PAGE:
Persons with disabilities represent 15 percent of the world population and in Zimbabwe the percentage is 9 percent, but it is very likely underestimated. According to the United Nations Scientific and Cultural Organisation (UNESCO), 80 percent of persons with disabilities live in low- and middle-income settings and are very frequently among the poorest populations in those settings. Girls and women with disabilities are two times more exposed to violence and abuses than those without disabilities.

Speaking to HealthTimes, UNESCO Head  of Unit of the Social and Human Sciences Sector, Mr Phinith Chanthalangsy said  they were supporting  government and national stakeholders in Zimbabwe in advancing the human rights, providing Ethical/Bioethical Frameworks, and protecting the rights of persons with disabilities in the responses to COVID-19.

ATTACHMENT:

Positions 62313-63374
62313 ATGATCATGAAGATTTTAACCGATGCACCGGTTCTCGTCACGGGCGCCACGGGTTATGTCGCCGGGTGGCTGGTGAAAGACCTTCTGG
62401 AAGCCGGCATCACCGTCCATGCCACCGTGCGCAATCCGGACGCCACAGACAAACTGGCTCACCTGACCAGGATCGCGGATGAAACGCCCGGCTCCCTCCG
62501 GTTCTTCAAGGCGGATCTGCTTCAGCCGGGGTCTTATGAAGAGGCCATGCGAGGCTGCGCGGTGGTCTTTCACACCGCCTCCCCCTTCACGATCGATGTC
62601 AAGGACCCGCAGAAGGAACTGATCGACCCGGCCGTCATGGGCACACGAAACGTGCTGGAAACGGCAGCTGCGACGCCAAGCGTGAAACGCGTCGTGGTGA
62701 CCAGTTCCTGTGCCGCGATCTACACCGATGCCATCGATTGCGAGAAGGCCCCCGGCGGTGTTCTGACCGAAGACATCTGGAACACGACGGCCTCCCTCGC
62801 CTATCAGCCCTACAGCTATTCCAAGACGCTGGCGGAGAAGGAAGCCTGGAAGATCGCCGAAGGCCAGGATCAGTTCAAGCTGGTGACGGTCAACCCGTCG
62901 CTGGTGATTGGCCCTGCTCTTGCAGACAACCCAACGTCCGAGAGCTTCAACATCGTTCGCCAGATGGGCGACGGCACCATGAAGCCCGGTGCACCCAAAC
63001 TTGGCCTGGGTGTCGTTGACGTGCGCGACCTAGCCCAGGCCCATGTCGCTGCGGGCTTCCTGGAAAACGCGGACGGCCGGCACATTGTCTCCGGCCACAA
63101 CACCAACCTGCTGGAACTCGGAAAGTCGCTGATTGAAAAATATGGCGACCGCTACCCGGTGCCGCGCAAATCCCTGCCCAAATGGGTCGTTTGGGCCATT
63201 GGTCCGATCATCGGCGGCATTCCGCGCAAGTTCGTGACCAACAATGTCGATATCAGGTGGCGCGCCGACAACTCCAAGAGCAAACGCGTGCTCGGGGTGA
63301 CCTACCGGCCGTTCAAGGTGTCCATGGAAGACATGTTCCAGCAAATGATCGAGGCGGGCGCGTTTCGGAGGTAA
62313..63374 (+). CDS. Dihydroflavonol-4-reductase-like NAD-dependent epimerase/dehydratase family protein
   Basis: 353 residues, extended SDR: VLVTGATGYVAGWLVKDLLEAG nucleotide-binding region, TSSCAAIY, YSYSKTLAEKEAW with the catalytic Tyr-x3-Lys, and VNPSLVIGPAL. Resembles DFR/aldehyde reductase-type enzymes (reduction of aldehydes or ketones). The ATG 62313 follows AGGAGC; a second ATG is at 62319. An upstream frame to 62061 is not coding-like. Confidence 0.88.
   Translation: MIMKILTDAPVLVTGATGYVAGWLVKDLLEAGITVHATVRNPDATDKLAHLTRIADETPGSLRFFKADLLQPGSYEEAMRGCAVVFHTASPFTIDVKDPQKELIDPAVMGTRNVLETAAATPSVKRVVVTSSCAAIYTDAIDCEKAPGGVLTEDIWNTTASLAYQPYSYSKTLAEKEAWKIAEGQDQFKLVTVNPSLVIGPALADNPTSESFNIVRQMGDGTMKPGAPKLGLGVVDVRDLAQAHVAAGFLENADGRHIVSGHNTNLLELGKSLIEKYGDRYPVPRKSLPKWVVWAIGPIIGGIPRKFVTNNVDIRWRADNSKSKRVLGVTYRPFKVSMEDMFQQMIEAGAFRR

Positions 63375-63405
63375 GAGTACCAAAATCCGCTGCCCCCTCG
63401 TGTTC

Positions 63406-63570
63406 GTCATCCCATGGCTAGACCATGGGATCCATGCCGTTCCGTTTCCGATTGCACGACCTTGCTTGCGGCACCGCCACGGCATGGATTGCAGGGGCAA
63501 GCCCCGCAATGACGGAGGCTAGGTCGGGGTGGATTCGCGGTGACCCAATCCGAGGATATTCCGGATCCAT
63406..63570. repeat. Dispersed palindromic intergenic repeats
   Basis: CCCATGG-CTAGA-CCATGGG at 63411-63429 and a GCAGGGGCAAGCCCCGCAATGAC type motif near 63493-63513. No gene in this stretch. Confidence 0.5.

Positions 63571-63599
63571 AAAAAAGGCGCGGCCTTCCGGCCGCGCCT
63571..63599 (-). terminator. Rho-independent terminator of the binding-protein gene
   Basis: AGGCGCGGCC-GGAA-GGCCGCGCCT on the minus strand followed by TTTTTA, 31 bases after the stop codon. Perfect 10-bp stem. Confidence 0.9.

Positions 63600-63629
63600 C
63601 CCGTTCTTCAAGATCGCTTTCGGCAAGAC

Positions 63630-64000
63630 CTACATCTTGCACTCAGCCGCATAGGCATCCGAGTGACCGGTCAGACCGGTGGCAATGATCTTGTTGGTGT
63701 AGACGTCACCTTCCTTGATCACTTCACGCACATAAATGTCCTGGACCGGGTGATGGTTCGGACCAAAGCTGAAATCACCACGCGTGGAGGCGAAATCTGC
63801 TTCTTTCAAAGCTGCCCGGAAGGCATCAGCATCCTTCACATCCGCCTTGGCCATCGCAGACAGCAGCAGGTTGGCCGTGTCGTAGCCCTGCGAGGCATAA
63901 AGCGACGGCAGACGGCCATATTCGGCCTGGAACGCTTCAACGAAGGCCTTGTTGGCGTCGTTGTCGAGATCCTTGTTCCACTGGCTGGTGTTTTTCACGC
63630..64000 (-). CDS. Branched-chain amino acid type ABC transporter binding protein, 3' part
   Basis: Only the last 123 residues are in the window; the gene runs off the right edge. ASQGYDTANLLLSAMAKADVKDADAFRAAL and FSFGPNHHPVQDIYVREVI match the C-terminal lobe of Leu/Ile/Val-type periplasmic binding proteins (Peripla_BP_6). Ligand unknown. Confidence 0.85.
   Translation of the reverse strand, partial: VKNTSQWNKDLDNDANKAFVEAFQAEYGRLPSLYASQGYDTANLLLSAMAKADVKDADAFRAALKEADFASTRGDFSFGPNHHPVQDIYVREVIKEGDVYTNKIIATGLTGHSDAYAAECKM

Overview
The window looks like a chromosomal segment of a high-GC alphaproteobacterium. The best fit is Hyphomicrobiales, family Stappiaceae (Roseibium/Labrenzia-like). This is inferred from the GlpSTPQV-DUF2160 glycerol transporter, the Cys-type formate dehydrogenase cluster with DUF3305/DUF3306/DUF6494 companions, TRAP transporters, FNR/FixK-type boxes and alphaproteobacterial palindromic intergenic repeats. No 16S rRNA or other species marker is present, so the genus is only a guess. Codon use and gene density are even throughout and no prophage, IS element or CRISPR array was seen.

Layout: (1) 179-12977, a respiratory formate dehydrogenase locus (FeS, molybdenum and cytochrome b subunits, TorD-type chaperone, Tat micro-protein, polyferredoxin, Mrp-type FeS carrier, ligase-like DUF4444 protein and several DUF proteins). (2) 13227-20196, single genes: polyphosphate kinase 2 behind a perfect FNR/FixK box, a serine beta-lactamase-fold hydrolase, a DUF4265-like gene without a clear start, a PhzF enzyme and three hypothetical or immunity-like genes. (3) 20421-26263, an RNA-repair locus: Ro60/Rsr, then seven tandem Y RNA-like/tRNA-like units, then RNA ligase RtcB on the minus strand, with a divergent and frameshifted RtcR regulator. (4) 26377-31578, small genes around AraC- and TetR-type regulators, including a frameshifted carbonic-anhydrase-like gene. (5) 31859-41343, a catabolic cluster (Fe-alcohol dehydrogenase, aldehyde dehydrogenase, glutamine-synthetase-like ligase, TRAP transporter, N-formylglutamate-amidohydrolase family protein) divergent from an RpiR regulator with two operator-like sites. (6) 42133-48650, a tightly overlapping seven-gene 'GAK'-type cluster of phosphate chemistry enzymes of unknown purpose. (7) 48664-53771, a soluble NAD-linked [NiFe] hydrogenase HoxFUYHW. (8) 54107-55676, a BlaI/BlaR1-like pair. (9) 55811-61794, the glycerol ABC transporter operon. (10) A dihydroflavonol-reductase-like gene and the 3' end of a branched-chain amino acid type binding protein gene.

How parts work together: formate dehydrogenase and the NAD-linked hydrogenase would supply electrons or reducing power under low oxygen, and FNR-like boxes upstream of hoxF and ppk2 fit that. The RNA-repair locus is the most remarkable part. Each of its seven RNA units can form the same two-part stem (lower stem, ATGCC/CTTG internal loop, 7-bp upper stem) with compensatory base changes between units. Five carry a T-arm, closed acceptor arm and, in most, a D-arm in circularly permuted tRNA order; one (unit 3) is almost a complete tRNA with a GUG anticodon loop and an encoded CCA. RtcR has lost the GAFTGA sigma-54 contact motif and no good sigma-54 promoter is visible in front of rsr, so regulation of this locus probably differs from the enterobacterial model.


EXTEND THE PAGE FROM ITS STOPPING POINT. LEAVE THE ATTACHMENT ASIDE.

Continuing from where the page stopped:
While it is essential to save life, it is also of utmost importance to save the dignity of all lives in times of emergency. UNESCO is working closely with the UN System at the national level to highlight the Human Rights and the Ethical standards that will need to be upheld by all stakeholders while responding to and containing the COVID-19 pandemic.”

People with disabilities are generally the worst hit when disasters and disease outbreaks happen. They are also left behind in disasters responses and are starved of live-saving information.